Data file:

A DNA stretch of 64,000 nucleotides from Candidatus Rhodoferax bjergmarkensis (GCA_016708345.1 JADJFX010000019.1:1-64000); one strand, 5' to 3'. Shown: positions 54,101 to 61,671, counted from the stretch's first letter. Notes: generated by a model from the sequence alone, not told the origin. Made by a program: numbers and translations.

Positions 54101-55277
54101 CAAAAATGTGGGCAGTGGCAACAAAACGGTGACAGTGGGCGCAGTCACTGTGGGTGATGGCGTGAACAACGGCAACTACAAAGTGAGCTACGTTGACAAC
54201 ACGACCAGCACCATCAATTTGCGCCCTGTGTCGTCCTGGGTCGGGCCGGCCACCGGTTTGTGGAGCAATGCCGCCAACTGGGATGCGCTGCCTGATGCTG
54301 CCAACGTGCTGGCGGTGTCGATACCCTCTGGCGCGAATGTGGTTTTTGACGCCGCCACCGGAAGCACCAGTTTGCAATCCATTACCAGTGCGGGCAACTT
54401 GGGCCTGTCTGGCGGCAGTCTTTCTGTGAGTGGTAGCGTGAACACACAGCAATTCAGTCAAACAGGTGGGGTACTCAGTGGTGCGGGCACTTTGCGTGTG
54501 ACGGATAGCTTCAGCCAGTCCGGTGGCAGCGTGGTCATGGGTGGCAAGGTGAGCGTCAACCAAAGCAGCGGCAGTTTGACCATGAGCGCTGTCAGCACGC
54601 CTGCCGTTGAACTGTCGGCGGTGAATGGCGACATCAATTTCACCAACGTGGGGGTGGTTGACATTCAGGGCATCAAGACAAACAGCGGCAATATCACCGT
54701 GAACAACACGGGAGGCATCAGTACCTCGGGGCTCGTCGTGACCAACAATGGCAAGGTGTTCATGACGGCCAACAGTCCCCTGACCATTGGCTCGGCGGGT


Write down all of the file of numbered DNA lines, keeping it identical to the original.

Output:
A DNA stretch of 64,000 nucleotides from Candidatus Rhodoferax bjergmarkensis (GCA_016708345.1 JADJFX010000019.1:1-64000); one strand, 5' to 3'. Shown: positions 54,101 to 61,671, counted from the stretch's first letter. Notes: generated by a model from the sequence alone, not told the origin. Made by a program: numbers and translations.

Positions 54101-55277
54101 CAAAAATGTGGGCAGTGGCAACAAAACGGTGACAGTGGGCGCAGTCACTGTGGGTGATGGCGTGAACAACGGCAACTACAAAGTGAGCTACGTTGACAAC
54201 ACGACCAGCACCATCAATTTGCGCCCTGTGTCGTCCTGGGTCGGGCCGGCCACCGGTTTGTGGAGCAATGCCGCCAACTGGGATGCGCTGCCTGATGCTG
54301 CCAACGTGCTGGCGGTGTCGATACCCTCTGGCGCGAATGTGGTTTTTGACGCCGCCACCGGAAGCACCAGTTTGCAATCCATTACCAGTGCGGGCAACTT
54401 GGGCCTGTCTGGCGGCAGTCTTTCTGTGAGTGGTAGCGTGAACACACAGCAATTCAGTCAAACAGGTGGGGTACTCAGTGGTGCGGGCACTTTGCGTGTG
54501 ACGGATAGCTTCAGCCAGTCCGGTGGCAGCGTGGTCATGGGTGGCAAGGTGAGCGTCAACCAAAGCAGCGGCAGTTTGACCATGAGCGCTGTCAGCACGC
54601 CTGCCGTTGAACTGTCGGCGGTGAATGGCGACATCAATTTCACCAACGTGGGGGTGGTTGACATTCAGGGCATCAAGACAAACAGCGGCAATATCACCGT
54701 GAACAACACGGGAGGCATCAGTACCTCGGGGCTCGTCGTGACCAACAATGGCAAGGTGTTCATGACGGCCAACAGTCCCCTGACCATTGGCTCGGCGGGT